Group Health Cooperative of South Central Wisconsin is offering refunds to patients not happy with its service, becoming one of only a few health-care providers nationally to issue a money-back guarantee.
Group Health’s Experience Guarantee program, to start Friday, will refund up to $2,000 in out-of-pocket costs if patients believe they waited too long, felt staff were unfriendly or thought doctors communicated poorly, among other service-related complaints, said Dr. Mark Huth, CEO.
“It’s our expectation that you’re going to have a fantastic experience with all of the staff and all of the things you do in our clinic,” Huth said. “If we didn’t do that, we’ll make it right. If we can’t make it right, we’ll offer you a refund.”
The program is modeled after one at Pennsylvania-based Geisinger Health System, which started offering refunds to some unsatisfied patients in 2015 and expanded the effort in 2016. Dr. Jonathan Slotkin, a leader of the program at Geisinger, said Group Health in Madison appears to be only the second health system to launch such a program. An undisclosed insurance company recently started letting providers offer refunds if they wish, he said.
Geisinger has refunded $1 million for complaints about construction noise, long waits to get appointments and untimely access to test results, feedback that has improved the organization, Slotkin said. It receives about 100 refund requests a month, with an average refund given of $265.
“Our patients put enormous trust in us, so we need to put trust in our patients,” Slotkin said.
Group Health’s refund program could spur other providers in Wisconsin to focus more on patient experience, said Cheryl DeMars, CEO of The Alliance, a Madison-based group of about 240 self-insured employers that purchase health care together.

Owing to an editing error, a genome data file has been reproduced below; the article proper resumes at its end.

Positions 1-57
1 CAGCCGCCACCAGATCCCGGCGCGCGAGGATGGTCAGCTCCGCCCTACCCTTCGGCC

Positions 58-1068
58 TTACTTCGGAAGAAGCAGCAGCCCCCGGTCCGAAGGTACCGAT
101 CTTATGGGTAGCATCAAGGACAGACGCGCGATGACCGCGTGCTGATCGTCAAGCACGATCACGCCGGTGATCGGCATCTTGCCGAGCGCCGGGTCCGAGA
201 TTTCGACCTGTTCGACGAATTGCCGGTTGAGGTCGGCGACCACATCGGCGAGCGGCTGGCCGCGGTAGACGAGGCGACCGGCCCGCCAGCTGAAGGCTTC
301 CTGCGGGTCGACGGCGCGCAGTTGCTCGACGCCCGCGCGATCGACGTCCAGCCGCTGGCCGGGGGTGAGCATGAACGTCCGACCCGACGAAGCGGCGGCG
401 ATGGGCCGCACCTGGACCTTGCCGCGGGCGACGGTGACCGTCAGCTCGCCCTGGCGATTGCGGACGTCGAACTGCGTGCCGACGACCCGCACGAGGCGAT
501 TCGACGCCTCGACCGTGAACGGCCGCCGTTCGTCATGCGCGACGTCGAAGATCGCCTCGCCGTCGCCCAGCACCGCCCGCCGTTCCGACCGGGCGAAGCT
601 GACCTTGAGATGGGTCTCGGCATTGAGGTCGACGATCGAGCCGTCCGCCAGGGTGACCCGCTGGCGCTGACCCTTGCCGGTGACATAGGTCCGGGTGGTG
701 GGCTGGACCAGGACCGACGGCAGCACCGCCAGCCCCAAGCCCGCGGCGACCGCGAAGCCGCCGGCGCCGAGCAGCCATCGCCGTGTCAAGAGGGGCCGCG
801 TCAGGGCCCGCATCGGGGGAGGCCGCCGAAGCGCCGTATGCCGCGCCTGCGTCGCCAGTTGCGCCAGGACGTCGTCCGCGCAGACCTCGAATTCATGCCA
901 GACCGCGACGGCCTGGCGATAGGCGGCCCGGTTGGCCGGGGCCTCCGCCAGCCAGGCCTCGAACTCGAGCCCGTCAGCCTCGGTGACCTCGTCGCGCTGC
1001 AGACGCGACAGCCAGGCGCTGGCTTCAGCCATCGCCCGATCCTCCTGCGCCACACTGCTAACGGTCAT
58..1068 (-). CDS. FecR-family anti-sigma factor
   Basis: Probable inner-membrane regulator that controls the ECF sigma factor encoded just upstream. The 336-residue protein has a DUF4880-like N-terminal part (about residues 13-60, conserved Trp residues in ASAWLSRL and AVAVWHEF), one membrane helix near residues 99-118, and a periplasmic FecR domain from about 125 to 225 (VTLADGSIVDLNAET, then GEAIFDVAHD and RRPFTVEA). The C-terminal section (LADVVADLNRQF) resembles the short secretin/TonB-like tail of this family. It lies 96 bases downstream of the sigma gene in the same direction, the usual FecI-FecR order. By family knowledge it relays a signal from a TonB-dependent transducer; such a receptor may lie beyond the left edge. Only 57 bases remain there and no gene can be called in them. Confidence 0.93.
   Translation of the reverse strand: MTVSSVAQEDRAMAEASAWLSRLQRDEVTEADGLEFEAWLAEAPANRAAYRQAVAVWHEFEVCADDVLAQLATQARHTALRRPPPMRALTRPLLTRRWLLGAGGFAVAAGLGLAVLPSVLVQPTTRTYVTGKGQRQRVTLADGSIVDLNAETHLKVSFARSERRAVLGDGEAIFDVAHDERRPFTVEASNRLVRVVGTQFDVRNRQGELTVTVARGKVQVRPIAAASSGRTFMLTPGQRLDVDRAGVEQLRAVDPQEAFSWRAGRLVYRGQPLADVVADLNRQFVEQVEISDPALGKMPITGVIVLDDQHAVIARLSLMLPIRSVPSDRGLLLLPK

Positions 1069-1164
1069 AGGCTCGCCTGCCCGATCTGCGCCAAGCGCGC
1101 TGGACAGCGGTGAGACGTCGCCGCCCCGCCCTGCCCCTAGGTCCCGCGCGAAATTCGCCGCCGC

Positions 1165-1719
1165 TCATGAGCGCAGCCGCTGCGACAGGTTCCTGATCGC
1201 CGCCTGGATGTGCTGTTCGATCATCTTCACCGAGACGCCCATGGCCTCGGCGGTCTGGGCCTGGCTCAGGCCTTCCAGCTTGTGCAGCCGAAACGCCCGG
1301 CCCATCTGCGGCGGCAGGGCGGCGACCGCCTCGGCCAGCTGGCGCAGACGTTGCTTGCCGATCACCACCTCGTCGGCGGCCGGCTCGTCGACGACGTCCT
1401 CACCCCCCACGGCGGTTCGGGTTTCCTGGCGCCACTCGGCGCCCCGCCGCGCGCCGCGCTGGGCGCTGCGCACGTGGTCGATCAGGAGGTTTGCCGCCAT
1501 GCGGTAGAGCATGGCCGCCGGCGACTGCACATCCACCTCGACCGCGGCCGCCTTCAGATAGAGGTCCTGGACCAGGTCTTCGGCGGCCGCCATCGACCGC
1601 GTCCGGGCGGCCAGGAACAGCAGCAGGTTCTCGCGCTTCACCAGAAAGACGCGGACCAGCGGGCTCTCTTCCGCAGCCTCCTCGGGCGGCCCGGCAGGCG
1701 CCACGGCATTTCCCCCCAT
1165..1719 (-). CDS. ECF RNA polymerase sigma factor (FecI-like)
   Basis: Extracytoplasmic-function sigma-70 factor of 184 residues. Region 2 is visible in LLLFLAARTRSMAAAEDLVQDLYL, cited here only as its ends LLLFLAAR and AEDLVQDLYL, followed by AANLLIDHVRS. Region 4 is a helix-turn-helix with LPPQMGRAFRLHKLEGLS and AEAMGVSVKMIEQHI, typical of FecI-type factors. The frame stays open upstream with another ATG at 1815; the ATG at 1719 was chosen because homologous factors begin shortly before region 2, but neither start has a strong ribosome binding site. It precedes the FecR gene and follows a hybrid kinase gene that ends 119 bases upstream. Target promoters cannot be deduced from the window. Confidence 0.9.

“They’re putting themselves at risk to satisfy their patients,” she said. “That’s a good thing.”
Rachel Grob, director of national initiatives at UW-Madison’s Center for Patient Partnerships, said Group Health’s effort should help patients feel more respected.
“The caring in health care is often what our system tends to do least well,” Grob said. “The more that trust and confidence is placed in patients from the health system and the people who provide care, the more responsible and empowered patients are.”
Group Health’s refund program won’t cover disagreements over a doctor’s medical decisions or whether particular drugs or treatments should be covered, Huth said. For example, patients who want antibiotics for viral illnesses, but don’t receive them, won’t qualify, he said.
Medical errors or side-effects from medications and procedures generally won’t qualify unless poor communication by a provider was involved, Huth said.
For service-related complaints, Group Health will let patients determine what degree of problem deserves a refund and what the amount should be, he said. The refunds are for out-of-pocket costs, meaning co-payments and deductibles.
The health system won’t require proof that a provider’s behavior was inappropriate or a wait was too long, Huth said.
“We’ll trust the member’s report and offer the refund if they feel it’s appropriate,” he said. “We’re going to let people set the bar.”
He acknowledged the no-questions-asked approach will bring Group Health “exposure.”
But Slotkin said there has been minimal abuse of the program by patients at Geisinger, a health system that is larger than Group Health and has hospitals, which Group Health doesn’t.
Grob said she doesn’t think patients will misuse Group Health’s program. “I think it will make people more kindly disposed to the system,” she said.
Huth said Group Health has long made gift cards available to patients with on-the-spot concerns. The new program will ask patients to explain refund requests through an online app or by phone, which should allow the organization to gather more data on how it can improve, he said.
“This strengthens the consumer’s voice,” he said. “It further will help separate us from an already competitive market.”